To most people, the process of translation sounds easy. Just take a phrase and one language and convert it into another, just like online translation tools do, right?
If only it were so simple! The reality is that even the translation of a single word can be a minefield, and a misstep can lead to disaster. The difficulty of translation also depends on what language you start in and what language you are working into, because some languages lack linguistic equivalents for concepts that are foreign to their culture.
What follows is a list of ten difficult-to-translate concepts taken from my new book, Found in Translation (Perigee Trade, $16)
What do you think when you see this Spanish word? If you took Spanish in high school, you might guess that it means “intoxicated,” but you’d be wrong. While the two words have a similar linguistic root, the word in Spanish refers to a type of poisoning, such as i<em>ntoxicación solar</em> (sun poisoning) or <em>intoxicación por plomo</em> (lead poisoning). However, if someone says they are “intoxicado,” you cannot exactly translate the word as “poisoned.” It requires more explanation in English than it does in Spanish. Sadly, the mistranslation of this word as “intoxicated” resulted in a young man being given the wrong course of treatment and becoming quadriplegic. A $17 million settlement soon followed.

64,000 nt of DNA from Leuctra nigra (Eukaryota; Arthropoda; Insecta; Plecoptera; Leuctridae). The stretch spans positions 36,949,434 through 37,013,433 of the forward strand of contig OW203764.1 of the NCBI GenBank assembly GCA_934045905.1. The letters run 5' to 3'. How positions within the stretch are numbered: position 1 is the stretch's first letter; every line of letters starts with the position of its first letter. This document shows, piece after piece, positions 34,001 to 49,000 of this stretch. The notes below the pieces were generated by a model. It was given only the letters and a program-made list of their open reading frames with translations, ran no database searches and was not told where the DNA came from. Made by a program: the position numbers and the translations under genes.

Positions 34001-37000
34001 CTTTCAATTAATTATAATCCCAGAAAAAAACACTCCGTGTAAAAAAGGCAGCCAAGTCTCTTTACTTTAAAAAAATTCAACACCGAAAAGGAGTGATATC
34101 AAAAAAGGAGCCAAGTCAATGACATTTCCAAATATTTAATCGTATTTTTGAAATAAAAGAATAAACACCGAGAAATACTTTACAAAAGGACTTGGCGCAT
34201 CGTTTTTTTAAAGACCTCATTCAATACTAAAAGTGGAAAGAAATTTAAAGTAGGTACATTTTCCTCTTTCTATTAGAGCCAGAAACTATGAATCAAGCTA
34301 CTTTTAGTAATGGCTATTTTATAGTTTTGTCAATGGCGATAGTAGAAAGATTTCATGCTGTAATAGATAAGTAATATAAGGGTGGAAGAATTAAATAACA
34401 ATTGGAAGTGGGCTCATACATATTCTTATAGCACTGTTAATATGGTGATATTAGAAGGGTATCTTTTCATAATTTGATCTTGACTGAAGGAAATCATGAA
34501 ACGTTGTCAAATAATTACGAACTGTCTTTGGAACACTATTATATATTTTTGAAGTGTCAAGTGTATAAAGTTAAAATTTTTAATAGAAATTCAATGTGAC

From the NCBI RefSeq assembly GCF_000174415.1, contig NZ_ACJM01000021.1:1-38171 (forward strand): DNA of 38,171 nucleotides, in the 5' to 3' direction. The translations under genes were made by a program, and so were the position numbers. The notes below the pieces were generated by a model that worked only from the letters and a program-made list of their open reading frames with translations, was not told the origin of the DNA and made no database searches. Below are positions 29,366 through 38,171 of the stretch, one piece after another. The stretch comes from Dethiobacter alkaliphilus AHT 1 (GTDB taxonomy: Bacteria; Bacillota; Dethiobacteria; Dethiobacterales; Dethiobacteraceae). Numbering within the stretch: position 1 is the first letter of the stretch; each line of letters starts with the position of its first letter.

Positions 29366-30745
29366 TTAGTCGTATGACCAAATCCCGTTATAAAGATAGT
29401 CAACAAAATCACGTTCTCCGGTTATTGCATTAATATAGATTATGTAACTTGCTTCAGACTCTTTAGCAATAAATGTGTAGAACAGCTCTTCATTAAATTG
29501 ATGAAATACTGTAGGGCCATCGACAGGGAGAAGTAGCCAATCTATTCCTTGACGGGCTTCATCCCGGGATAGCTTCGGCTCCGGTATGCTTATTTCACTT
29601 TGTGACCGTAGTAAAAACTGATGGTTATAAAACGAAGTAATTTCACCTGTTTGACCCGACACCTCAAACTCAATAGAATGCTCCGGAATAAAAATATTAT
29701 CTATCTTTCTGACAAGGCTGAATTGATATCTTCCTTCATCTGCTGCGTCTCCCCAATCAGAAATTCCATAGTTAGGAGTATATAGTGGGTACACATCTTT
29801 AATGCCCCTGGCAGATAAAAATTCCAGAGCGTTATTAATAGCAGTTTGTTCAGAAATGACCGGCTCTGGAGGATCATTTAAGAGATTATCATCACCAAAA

How do you treat a cancer patient in a language that does not have a term for it? Doctors in the United States who treat members of the Hmong community often face this problem. The Hmong language does not traditionally have a word for “cancer” or even “cell,” making it difficult to even explain what cancer is. Medical practitioners and linguists at the University of California (UC-Davis) have created a Hmong neologism for cancer, mob khees xaws, but interpreters often have to provide lengthy explanations to patients, since the term is still not commonly used or understood.
Usually, “thank you” is a phrase that can translated easily into any language. However, it isn’t so easy in Inuktitut, which has significant variations depending on where it is spoken. Julia Demcheson, an English-into-Inuktitut translator, provided some fascinating examples of this dialectical variety and how challenging this can be: <em>Qujana</em> means “forget it” in south Baffin, but it means “thank you” in Greenlandic. In some areas of the Baffin region, “thank you” is <em>qujannamiik</em> or nakurmiik, depending on the community, and in Nunavik—the dialect spoken in northern Quebec—it is <em>nakurami</em> or <em>nakurmiik</em>. In the Qitirmiut region, “thank you” is koana, and in the Kivalliq dialect it’s <em>matna</em>. It seems that there are nearly as many different words for “thank you” in Eskimo languages as there are for snow!